February 25, 2015

Inside my trousers...

or, not to worry, waistband considerations. 
I was just finishing up my new pair of trousers and realized some of my issues and choices about the waistband treatment might be worth sharing. I have to apologize for the pictures though: Each and every garment that was photographed for this post was either black or dark grey and you know what that means.
It's not very common for me to discuss construction details here but you may have noticed that I don't have a single style of trousers and/or waistbands and/or closures. I may make trousers with any kind of legs shapes, variety of rises, straight or shaped waistbands or faced edges above or below the waist. 

This time, I was making a pair of trousers to go with a jacket which has been waiting in my wardrobe for longer than I dare to admit. The fabric is a lovely mid-weight black wool suiting in a slight twill weave (as in, it has a twill weave but it doesn't stand out). The chosen shape is has a easy fit, tapered legs to the ankle and a narrow straight waistband at the natural waist. 
Because I hate that little fold you often get at the top of the zipper, I cut the fly shield with a bit of an extension which can close on the inside of the waistband. I think that's what you do to take care of that issue because it takes the pressure off at the top of the zipper and the button. 
It's a feature you sometimes see in RTW and I've used it before although usually on trousers without a waistband.

To get to grips with the industry standard, I took a look at E's only pair of formal trousers:

Here we get the extended fly shield with a button just under the waistband, a trouser hook and a small waistband extension with a button. It seems a bit much but of course, this type of treatment may have been developed for and by a group of people who don't have to undo all of that for a bathroom break... Or do they? I'm not sure.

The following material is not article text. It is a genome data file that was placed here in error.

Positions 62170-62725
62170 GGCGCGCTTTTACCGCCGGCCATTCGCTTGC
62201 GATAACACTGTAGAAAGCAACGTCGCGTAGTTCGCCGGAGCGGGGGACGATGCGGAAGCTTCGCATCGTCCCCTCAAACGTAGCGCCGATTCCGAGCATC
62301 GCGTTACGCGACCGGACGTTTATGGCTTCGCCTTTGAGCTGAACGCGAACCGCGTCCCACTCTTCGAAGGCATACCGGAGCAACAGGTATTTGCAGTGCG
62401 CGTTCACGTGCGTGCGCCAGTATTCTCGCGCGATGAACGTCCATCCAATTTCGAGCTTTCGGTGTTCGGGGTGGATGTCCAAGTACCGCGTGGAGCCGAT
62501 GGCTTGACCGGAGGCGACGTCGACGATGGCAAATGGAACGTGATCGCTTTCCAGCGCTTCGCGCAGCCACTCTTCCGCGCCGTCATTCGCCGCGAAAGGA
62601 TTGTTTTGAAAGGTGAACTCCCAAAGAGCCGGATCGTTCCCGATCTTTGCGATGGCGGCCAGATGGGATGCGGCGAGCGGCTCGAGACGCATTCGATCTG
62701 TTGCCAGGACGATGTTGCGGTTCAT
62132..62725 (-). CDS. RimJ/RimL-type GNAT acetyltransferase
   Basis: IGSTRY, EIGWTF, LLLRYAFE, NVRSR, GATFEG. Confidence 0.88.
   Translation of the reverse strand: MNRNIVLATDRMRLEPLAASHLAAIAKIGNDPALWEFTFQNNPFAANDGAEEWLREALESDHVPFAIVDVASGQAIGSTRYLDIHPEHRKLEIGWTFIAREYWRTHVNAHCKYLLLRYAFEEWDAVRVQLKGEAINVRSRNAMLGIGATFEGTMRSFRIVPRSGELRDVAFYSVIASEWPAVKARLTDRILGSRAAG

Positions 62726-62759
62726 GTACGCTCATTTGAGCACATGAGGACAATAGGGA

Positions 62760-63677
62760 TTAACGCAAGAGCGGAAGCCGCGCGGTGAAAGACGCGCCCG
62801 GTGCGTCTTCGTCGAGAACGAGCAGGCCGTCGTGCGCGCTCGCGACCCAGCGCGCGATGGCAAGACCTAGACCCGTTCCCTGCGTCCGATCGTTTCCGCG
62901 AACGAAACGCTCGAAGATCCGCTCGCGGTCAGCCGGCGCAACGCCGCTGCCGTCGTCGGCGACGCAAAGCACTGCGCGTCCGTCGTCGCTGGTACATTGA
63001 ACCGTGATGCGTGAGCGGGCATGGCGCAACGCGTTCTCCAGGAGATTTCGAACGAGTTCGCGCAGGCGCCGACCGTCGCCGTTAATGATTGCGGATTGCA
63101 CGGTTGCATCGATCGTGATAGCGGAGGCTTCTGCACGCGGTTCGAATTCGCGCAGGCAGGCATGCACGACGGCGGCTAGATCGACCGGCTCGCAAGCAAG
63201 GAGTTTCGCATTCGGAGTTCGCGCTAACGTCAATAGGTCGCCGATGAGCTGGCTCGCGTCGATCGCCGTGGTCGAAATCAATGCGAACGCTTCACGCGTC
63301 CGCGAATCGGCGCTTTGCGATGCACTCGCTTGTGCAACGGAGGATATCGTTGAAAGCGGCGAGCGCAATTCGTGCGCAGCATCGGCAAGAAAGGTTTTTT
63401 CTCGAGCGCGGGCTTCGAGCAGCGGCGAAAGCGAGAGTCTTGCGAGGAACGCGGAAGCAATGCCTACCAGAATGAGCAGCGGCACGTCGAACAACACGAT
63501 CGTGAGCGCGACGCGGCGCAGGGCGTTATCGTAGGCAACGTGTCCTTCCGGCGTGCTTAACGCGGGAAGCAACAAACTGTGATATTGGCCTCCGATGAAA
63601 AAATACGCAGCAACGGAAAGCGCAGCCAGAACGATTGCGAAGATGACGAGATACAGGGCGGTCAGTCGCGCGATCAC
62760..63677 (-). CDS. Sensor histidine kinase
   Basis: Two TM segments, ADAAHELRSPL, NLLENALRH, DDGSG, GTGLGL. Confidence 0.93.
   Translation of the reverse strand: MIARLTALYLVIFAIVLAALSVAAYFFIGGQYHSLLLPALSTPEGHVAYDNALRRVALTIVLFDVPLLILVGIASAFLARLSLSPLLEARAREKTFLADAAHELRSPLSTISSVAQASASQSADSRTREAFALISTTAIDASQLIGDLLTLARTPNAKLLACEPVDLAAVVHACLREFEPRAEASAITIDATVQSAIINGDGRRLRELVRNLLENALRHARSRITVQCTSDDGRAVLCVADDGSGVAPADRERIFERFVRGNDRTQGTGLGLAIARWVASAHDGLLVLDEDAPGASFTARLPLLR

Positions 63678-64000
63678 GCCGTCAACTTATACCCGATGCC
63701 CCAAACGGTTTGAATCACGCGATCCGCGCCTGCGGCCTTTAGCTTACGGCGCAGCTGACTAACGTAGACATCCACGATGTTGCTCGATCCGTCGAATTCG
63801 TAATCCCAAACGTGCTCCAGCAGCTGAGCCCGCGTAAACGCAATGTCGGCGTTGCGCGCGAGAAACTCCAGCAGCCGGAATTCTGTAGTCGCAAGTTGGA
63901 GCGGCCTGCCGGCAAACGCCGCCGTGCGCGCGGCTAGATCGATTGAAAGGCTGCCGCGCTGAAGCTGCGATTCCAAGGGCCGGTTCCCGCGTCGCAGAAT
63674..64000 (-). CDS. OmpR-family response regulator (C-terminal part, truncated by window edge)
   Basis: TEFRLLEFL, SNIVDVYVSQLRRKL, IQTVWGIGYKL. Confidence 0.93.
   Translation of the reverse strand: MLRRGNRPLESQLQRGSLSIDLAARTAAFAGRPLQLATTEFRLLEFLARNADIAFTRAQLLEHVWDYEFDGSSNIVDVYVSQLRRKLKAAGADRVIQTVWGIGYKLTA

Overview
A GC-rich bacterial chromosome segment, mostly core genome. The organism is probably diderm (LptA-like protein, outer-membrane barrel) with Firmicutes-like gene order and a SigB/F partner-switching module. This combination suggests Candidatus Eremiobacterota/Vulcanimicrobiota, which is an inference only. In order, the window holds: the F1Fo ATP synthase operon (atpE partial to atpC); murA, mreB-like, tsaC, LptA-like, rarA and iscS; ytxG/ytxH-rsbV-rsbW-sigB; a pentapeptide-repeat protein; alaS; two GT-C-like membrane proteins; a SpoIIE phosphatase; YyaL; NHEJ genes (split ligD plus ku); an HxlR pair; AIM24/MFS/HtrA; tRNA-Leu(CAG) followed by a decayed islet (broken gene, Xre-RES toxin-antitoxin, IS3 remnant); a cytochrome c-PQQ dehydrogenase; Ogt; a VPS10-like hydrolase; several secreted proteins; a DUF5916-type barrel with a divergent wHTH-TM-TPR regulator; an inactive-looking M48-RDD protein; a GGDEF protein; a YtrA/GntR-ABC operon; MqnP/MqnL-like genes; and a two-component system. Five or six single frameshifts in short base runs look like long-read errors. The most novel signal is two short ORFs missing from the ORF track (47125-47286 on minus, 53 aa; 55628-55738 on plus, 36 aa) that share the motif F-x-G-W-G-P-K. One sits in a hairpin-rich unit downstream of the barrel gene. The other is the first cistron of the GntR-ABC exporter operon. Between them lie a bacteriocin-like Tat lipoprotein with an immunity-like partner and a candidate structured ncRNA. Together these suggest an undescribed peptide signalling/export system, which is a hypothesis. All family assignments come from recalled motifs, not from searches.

Anyway, I think there's a lot of stuff going on at this waistband. The folded layers of the inner waistband itself, all that closure-stuff, lining at the front, pocket bags sewn into the waistband at the back (I tried that for E once and found he was more likely to tear those. I wouldn't do this for myself because there's a great big dart in that area) and that extra material at center back which allows you to make adjustments. 
I don't think I would do it like this if I were making E a pair of formal trousers but on the other hand, it's nice to see such a great deal of finishing and detail in RTW. At least they will do that for men's formal wear...

The inside of my trousers is more quiet. I used a straight waistband cut in one piece and a full lining. My fly shield extension, which was drafted, cut and sewn before I thought about looking inside E's trousers, has a very similar shape. 
I didn't really think about the fasteners themselves until after I had finished the waistband. Which was a mistake. I've had these hammer-in trouser hooks in my stash for a year and I've never used them even though I bought them because I suspected their performance might be superior to that of their sew-on relatives.